Graduation Year

Spring 2012

Document Type

Open Access Senior Thesis

Degree Name

Bachelor of Arts


Environmental Analysis

Reader 1

Richard Worthington

Reader 2

Zayn Kassam

Rights Information

© 2011 Hannah M. G. Snyder


Despite the fact that women make up a large proportion of participants in the environmental justice movement, the movement is still framed in terms of race and class. This thesis investigates the intersections of gender, sexuality, race, class, and environmental justice. I explore the prominent rolls that women play in grassroots environmental justice movements and the look at the discourses that surround gender and environmental justice through a queer studies and ecofeminist lens. I argue that motherhood narratives—while powerful motivators for activists and effective tools for creating resistance—can create a rhetoric that is exclusionary to people with non-normative sexualities and support heteronormative structures which ultimately hurts the movement. I suggest a new rhetoric that embraces plurality of voices including voices of motherhood—one that is based on an understanding of the connection between the oppression of many groups of people, and that of the environment.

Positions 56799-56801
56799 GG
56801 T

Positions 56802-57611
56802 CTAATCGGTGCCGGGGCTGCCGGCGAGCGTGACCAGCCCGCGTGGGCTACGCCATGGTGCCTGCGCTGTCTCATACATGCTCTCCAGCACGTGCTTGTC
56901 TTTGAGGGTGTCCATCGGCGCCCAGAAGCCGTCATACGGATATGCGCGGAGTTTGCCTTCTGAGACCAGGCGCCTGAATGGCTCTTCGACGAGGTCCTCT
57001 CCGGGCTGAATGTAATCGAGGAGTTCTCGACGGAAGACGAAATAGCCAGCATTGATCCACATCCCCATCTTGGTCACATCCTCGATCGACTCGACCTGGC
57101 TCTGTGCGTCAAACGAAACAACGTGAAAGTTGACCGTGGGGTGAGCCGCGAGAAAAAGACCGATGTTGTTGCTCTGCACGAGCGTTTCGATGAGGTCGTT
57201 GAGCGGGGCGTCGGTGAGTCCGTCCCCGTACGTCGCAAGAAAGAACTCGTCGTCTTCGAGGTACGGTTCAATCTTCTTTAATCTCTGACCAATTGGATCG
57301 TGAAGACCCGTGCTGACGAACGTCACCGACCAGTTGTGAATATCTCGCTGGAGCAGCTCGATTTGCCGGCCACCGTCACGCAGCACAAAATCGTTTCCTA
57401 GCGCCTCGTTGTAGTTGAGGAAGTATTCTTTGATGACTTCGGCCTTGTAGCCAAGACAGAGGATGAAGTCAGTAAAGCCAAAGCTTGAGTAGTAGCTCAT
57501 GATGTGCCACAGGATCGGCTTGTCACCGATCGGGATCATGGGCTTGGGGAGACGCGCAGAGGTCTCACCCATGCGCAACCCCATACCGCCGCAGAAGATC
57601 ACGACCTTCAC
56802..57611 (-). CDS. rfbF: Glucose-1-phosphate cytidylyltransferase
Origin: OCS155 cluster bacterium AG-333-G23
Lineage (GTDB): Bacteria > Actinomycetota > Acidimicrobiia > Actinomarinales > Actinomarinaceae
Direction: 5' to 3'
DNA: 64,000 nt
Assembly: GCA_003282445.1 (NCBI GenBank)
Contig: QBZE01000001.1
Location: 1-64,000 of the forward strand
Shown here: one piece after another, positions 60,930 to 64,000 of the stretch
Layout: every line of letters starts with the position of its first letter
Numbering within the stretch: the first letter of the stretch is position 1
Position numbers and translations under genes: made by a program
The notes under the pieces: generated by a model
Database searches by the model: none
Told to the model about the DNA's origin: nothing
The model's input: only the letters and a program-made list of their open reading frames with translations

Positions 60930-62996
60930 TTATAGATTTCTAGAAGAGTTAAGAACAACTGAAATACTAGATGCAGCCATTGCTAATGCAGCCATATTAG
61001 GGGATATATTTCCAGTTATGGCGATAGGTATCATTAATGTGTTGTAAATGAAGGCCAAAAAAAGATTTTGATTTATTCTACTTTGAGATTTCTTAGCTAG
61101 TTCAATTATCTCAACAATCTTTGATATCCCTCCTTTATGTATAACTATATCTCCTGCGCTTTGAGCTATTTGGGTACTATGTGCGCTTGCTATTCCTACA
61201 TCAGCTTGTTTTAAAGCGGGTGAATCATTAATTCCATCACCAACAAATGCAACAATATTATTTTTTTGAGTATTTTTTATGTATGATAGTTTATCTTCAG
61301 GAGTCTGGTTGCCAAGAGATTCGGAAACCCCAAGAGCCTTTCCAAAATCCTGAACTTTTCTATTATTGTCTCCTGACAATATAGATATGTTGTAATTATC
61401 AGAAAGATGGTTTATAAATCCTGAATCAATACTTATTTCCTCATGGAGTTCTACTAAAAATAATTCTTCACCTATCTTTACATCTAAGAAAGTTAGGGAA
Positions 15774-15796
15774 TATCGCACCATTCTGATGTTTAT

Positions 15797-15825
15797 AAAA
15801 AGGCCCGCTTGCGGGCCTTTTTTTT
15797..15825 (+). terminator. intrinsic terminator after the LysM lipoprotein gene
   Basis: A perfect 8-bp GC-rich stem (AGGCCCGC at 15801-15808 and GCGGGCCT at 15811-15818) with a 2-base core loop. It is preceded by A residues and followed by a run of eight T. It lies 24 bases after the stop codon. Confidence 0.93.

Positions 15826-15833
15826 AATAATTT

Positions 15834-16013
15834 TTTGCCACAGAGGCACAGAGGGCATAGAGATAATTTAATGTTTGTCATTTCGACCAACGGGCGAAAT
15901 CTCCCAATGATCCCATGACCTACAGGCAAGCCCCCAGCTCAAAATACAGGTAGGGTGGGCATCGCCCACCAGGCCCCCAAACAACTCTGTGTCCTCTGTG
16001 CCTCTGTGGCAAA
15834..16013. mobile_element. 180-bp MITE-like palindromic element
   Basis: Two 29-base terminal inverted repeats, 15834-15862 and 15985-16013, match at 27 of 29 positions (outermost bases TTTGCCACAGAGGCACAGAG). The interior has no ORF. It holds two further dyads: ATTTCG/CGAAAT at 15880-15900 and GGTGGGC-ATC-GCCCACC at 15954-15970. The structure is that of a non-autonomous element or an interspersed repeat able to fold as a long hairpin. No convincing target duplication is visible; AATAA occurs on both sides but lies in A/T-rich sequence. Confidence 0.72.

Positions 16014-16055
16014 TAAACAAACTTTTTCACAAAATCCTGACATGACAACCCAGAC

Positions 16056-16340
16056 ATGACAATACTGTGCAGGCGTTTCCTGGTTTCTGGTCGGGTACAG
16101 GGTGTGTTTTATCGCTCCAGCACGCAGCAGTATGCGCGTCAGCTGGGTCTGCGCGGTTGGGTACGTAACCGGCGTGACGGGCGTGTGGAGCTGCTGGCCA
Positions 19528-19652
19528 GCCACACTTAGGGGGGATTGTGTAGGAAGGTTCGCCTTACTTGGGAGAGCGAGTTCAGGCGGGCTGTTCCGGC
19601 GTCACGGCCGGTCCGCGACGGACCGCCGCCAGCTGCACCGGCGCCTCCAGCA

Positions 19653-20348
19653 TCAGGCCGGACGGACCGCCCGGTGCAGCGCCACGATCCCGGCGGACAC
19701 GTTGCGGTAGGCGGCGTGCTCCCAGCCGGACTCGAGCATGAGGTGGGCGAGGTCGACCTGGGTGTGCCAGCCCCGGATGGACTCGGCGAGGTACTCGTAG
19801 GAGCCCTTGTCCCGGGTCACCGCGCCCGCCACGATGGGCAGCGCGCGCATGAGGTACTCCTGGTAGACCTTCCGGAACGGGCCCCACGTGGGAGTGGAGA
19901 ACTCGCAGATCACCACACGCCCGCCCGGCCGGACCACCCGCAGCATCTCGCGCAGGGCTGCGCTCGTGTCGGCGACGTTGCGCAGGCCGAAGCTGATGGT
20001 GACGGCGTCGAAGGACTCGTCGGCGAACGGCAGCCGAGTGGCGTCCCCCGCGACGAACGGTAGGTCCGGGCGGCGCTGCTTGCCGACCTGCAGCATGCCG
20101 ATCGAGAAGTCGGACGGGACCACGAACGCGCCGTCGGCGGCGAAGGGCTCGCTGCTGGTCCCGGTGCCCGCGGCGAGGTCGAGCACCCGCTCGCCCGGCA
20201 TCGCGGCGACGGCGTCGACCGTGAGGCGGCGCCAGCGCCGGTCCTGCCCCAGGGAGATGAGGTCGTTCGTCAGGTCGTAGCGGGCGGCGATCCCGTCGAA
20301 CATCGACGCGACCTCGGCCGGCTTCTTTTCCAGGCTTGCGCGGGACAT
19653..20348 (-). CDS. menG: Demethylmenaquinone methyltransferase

Senior thesis submitted in December 2011.